Harold Blitzer (whose given names were Heinz Martin) was born on 9 August 1926 in Berlin. His family was comfortably off; they lived at 89 Kastanienallee, where his father, Leo, ran a goose and poultry business. After a few years he opened a second shop at 141 Schoenhauser Allee. Business was so good that Leo closed the two shops in 1933 and opened new and much larger premises at 137 Schoenhauser Allee.
As a result of the boycot of Jewish businesses, customers stayed away and, according to Leo, his takings went down by half. In 1935, the family moved to 57 Schoenhauser Allee . In the same year, Polish poultry exports were stopped and his income was again drastically reduced. At the beginning of 1937 he was forced to sell his business. In order to feed his family he begann to trade in cloth remnants, which he sold to textile firms to earn a living.
The discrimination of the Jews did not only affect the Blitzer family's financial situation; it changed their whole way of life. Harold reported that he did not experience any form of anti-semitism before 1932, whereas by 1934 Jews could no longer go to the cinema, the theatre or to cafés. In 1937, Harold had to leave his old school after being intimidated by both teachers and fellow pupils. He then attended a Jewish school.
From 1938 onwards, the Nazi persecution hit the Blitzer family, now living at 43 Alexanderstrasse, even harder. In the so-called „Poland action“ on the night of 28 October 1938, thousands of Polish Jews in Berlin and other cities were arrested and expelled to the Polish border. According to Harold, Lilli, who was a Polish citizen, was arrested on the street and banished to Poland, where relatives looked after her. Harold and his parents were not expelled.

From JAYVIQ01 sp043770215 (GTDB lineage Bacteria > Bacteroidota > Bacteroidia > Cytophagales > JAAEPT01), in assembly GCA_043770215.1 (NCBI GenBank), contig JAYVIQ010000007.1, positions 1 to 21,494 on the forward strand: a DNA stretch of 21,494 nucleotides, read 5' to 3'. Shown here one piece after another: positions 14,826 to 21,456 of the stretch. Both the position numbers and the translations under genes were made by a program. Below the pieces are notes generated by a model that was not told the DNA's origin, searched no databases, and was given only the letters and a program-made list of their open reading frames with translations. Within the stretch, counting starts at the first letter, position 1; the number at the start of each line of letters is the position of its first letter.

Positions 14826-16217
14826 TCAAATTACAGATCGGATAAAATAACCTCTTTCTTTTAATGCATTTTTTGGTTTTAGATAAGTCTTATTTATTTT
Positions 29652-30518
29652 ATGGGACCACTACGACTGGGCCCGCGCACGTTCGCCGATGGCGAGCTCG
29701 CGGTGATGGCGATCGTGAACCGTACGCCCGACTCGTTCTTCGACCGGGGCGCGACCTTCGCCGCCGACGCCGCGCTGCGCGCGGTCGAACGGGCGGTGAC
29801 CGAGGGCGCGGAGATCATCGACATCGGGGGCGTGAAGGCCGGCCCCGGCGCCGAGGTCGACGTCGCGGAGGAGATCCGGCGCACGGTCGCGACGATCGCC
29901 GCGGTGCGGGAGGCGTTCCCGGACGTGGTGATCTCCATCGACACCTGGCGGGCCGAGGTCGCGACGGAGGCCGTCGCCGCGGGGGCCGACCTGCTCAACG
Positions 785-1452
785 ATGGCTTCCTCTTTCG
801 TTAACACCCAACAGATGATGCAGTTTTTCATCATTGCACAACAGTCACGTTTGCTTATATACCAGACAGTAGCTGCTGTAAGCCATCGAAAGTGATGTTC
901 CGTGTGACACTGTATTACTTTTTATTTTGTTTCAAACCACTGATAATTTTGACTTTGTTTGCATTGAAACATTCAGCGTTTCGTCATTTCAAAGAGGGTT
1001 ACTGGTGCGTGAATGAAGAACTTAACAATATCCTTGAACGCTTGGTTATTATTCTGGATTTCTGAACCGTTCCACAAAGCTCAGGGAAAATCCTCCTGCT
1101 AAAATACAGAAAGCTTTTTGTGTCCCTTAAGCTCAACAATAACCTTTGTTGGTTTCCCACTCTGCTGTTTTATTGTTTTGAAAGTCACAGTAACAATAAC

In December 1939, the family received the news that Harold had been selected for a children's transport. He was able to leave for Denmark on 6 February 1940 on a transport organised by the „Women's League for Peace and Freedom“. Together with a group of children he was taken to the island of Fyn, where each child was allotted to a farm where it lived and worked. This was intended as preparation for emigration to Palestine and life in a Kibbutz.
In April 1940, German troops invaded Denmark; deportations begann in 1943. On 1 October 1943, Harold was arrested by the Danish SS and deported along with other „League“ children in a cattle truck to the south. On 5 October 1943 the train arrived in the ghetto Theresienstadt. There, Harold was given farm work to do: He chopped wood, worked in the gardens and in the stables. On 14 April 1945 the Danish Jews were fetched from Theresienstadt by a rescue team of the Swedish Red Cross and taken in the so-called „white buses“ (the Bernadotte Transports) to Malmö in Sweden. Here they stayed for a month and were then taken back to Denmark, where the children and adolescents were put in Danish foster families. With the help of his foster family, Harold found an apprentice job in a car repair workshop and moved into a hostel for young adults. Shortly after, Leo and his American relatives contacted Harold. Leo's cousin invited Harold to emigrate to the USA and helped him with the application for a visa. It took nearly a year for the visa to be granted. At the beginning of December 1946 he emigrated to New York.
Harold changed jobs frequently in the States. He worked in a garage, then in cafes and restaurants, later as a hired help, as a cashier and as a waiter. When the Korean War broke out on 25 June 1950, Harold was called up but never drafted overseas. In 1952 he returned to civilian life, found a job as a sales representative and in 1954 left the US and moved to Frankfurt am Main. A few years later he opened a car salesroom with a companion. But in 1963 he returned to the United States, settled in Florida and then moved to Las Vegas, where he first went into real-estate and later, around 1975, worked in advertising for casinos.
In the early 1980s, Harold became aware that more and more often, the Holocaust was claimed to be a lie. He decided that it was his duty to tell his story and pass on his experiences and thus help prevent the Nazi crimes from being forgotten. He became involved in educational projects, took part in conferences and fought against the negation of the Holocaust.
He was not a happy man. He never married, as he found it difficult to share his life with someone who had not experienced what he had been through. He had friends but no family and was very lonely. We do not know if or when he died.